PDA

View Full Version : Most unemployed Americans attended at least some college, for the first time ever



pwaldo
05-27-2012, 09:06 PM
http://news.yahoo.com/blogs/lookout/most-unemployed-americans-attended-least-college-first-time-152523538.html


For the first time in history, there are now more unemployed Americans who attended at least some college than people who only graduated high school or dropped out of high school, Bureau of Labor Statistics data show.

Seasonally unadjusted BLS data from April show that about 4.7 million of the nation's 9 million unemployed either graduated from a four-year or a two-year college program or attended college for some time before dropping out. A smaller 4.3 million share of America's unemployed graduated only from high school or didn't finish high school. Jed Graham from Investor's Business Daily graphed the change.

tutall
05-27-2012, 10:22 PM
Not surprising at all IMO. I see non-HS educated people daily working their butts off to keep a job while a lot of college education kids whine about not having a job and nothing in their field available instead of going out and finding something.

MadMan1978
05-28-2012, 08:21 AM
Not surprising at all IMO. I see non-HS educated people daily working their butts off to keep a job while a lot of college education kids whine about not having a job and nothing in their field available instead of going out and finding something.


Find what?

tutall
05-28-2012, 09:30 AM
Find what?

Just because you have a college degree does not make you above providing for your family... Deliver pizzas for all I care

MadMan1978
05-28-2012, 10:21 AM
Just because you have a college degree does not make you above providing for your family... Deliver pizzas for all I care


It is very obvious that you have never been in the situation.

First who says they are not providing for there family ?

Second, in most cases they are OVER QUALIFIED to deliver pizzas!

Fact is there are 30 people wanting that job...makes the market very tough...

I cannot count the time I have applied for certain positions and been told just that. Employers need people who are going to stick around. If they think you will bolt at the first real job offer they are not going to take the risk. It takes money to train people properly.

ensbergcollector
05-28-2012, 10:56 AM
i think there are a lot of factors to this. first of all, there are just more people with a college education in the work force then ever before. naturally the percentages would rise.

secondly, while there are people who are told they are overqualified for a position, there are a good number who only apply for jobs within their field or jobs that make over a certain amount of money.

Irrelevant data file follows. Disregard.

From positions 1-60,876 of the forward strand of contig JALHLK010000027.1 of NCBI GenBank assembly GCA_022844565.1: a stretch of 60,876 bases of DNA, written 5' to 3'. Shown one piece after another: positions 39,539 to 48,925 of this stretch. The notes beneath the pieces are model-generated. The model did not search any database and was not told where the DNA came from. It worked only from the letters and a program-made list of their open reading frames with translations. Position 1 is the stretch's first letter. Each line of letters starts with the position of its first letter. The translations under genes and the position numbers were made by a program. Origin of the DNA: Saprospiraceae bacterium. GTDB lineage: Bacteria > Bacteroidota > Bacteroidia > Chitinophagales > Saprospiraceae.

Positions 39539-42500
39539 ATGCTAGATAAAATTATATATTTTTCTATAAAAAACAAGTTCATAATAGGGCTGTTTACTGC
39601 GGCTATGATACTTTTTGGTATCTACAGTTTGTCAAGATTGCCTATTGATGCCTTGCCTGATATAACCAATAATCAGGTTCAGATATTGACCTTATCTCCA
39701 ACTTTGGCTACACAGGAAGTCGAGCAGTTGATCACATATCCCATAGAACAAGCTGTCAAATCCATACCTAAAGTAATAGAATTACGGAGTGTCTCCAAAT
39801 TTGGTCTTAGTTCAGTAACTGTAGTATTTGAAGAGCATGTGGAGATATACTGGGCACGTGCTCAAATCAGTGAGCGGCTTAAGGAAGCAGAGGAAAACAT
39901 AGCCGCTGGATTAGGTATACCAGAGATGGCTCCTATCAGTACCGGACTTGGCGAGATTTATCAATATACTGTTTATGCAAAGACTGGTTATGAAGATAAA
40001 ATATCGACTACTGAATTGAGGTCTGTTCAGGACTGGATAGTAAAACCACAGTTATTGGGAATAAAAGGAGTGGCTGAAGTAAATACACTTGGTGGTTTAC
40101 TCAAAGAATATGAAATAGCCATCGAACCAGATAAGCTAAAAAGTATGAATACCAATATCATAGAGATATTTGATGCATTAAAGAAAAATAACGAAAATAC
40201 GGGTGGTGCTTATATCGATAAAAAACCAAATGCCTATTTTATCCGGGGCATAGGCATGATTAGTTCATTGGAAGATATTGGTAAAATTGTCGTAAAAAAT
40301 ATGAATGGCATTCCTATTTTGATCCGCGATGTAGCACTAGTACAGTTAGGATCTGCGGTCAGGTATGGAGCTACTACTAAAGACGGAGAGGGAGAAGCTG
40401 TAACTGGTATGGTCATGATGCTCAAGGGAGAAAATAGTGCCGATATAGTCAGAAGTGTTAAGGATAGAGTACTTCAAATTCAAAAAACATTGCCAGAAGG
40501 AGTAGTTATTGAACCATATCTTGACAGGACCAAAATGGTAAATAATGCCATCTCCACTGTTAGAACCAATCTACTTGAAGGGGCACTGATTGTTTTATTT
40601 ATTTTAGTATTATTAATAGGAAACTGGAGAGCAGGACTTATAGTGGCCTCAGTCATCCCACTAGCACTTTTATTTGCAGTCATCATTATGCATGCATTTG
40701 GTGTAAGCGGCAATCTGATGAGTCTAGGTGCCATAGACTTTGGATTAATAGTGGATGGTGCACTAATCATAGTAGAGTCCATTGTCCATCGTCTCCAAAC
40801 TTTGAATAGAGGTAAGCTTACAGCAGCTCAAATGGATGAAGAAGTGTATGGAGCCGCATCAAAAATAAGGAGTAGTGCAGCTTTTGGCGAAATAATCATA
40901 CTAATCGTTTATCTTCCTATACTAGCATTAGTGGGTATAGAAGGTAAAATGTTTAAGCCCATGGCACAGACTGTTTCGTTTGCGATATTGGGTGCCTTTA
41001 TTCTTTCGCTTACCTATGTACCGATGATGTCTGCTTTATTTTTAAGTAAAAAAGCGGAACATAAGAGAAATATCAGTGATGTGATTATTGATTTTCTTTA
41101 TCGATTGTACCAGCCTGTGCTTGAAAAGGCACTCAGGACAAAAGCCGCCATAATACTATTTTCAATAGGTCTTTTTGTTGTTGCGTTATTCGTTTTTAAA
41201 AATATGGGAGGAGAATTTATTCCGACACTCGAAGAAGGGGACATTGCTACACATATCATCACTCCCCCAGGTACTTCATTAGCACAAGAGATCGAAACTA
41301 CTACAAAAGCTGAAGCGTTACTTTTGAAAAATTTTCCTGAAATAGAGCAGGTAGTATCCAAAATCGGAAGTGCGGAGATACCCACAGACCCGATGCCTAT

MadMan1978
05-28-2012, 11:03 AM
i think there are a lot of factors to this. first of all, there are just more people with a college education in the work force then ever before. naturally the percentages would rise.

secondly, while there are people who are told they are overqualified for a position, there are a good number who only apply for jobs within their field or jobs that make over a certain amount of money.

yes that second part is true...When I was laid off I did that I wanted to stay in my field of course that is what i am train for. and of course I would hope i would have been able to stay at the same pay rate. The one part that stopped me is there were NO JOBS to even apply for...

tutall
05-28-2012, 11:03 AM
It is very obvious that you have never been in the situation.

First who says they are not providing for there family ?

Second, in most cases they are OVER QUALIFIED to deliver pizzas!

Fact is there are 30 people wanting that job...makes the market very tough...

I cannot count the time I have applied for certain positions and been told just that. Employers need people who are going to stick around. If they think you will bolt at the first real job offer they are not going to take the risk. It takes money to train people properly.

Maybe true in some parts of the country but where I live a college education is not really needed. There are few jobs around here that require anything more than a high school education and a lot that require just a GED. That being said I cannot tell you how many kids I have had in my office trying to figure out why they cannot find a job that uses their Art degree in this town. I do know of ton of people however that work at GM or the trailer factories that have college degrees ranging from mechanical engineering to marine mechanics and many many others.... They need to make money and dont really care about the piece of paper that hangs on the wall

hawk2618
05-28-2012, 11:05 AM
Isn't being told "you're overqualified" discrimination to some degree??? If I was heading a banking firm,and the bank went under for whatever reason and I had to take a job for half the pay and then applied to deliver pizzas for extra income,I'd get turned down for being "overqualified"?? Maybe one should lie about their background so they can get an extra income eh?

MadMan1978
05-28-2012, 11:22 AM